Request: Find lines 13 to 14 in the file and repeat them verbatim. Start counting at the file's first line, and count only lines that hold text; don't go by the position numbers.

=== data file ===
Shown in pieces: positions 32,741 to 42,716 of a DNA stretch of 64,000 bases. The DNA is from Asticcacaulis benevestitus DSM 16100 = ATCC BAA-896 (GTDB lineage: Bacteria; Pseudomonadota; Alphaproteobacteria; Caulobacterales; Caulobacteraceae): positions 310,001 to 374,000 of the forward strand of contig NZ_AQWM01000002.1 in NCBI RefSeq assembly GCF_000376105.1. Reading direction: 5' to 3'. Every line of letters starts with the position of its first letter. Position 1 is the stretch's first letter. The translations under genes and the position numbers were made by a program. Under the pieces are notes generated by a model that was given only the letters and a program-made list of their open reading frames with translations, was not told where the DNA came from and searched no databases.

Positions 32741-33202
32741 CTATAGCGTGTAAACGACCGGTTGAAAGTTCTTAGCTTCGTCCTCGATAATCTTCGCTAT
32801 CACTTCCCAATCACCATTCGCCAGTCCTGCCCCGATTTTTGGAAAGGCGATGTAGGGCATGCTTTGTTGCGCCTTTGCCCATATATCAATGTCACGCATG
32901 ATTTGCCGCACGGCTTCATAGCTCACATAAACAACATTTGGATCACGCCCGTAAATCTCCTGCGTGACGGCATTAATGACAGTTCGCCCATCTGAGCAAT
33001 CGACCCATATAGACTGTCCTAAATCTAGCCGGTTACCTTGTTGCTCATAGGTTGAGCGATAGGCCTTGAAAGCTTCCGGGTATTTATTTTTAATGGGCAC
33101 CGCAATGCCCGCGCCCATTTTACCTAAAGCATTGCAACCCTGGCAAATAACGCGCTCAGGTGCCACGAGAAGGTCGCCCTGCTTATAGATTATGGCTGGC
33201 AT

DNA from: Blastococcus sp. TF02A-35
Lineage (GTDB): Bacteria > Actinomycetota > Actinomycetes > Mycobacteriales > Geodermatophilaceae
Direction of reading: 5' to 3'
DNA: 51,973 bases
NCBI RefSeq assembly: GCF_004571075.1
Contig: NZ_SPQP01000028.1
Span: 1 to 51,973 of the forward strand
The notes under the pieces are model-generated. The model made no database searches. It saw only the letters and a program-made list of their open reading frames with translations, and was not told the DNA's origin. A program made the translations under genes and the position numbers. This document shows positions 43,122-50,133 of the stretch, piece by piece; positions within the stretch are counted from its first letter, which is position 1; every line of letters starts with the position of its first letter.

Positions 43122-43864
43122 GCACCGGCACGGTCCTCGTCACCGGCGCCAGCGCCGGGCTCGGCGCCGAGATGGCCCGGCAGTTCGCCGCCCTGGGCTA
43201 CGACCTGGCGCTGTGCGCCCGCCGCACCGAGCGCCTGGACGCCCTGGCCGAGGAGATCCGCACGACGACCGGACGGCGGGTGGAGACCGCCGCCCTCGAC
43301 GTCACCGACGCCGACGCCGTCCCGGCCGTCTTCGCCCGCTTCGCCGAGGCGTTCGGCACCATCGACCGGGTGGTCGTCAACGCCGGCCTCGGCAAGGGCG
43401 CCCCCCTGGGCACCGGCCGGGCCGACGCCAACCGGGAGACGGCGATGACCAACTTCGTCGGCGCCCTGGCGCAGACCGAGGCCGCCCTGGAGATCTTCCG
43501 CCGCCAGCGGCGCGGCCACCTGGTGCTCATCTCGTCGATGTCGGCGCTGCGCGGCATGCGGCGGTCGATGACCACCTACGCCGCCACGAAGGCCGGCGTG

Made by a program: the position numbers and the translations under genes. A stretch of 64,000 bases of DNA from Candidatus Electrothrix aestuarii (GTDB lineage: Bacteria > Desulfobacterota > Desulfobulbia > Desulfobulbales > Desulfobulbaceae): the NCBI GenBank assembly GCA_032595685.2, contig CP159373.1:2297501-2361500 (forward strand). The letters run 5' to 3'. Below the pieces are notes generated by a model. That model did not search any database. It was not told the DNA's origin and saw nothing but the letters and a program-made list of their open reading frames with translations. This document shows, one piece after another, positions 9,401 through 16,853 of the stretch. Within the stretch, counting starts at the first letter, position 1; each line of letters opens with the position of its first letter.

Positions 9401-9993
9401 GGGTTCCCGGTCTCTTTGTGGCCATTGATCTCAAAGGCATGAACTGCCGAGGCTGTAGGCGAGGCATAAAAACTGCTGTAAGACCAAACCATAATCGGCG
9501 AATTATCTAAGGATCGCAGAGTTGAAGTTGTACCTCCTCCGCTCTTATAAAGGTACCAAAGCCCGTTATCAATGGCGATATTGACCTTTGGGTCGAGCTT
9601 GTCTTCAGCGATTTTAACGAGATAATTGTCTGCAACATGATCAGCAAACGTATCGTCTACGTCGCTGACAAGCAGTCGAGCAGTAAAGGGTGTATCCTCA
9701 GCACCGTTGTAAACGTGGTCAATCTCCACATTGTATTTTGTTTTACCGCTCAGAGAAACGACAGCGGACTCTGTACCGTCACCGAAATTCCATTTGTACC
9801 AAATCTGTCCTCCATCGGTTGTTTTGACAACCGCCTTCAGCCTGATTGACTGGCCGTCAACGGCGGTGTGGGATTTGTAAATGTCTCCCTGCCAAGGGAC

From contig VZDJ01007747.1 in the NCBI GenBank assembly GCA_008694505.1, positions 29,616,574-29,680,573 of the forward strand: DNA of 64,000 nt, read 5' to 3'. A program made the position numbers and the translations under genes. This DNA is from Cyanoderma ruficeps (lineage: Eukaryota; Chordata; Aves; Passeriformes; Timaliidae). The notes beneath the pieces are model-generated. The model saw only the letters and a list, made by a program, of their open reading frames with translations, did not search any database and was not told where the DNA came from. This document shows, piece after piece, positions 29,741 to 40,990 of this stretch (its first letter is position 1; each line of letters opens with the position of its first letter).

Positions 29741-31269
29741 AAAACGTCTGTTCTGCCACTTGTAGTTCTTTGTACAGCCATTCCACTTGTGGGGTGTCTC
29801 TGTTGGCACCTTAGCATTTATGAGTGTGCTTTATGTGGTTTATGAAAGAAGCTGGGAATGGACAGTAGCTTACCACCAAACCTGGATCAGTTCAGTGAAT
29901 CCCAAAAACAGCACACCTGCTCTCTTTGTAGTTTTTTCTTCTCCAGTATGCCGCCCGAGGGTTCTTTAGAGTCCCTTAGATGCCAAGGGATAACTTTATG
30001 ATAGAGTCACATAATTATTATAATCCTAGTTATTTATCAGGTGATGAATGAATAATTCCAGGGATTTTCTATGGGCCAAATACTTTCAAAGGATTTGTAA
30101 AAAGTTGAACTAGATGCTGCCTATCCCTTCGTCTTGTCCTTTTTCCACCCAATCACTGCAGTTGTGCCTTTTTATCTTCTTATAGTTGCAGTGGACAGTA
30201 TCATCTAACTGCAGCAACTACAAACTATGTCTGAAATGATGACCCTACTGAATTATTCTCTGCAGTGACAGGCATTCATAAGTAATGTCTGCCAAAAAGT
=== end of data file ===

NCBI RefSeq assembly: GCF_004571075.1
Contig: NZ_SPQP01000028.1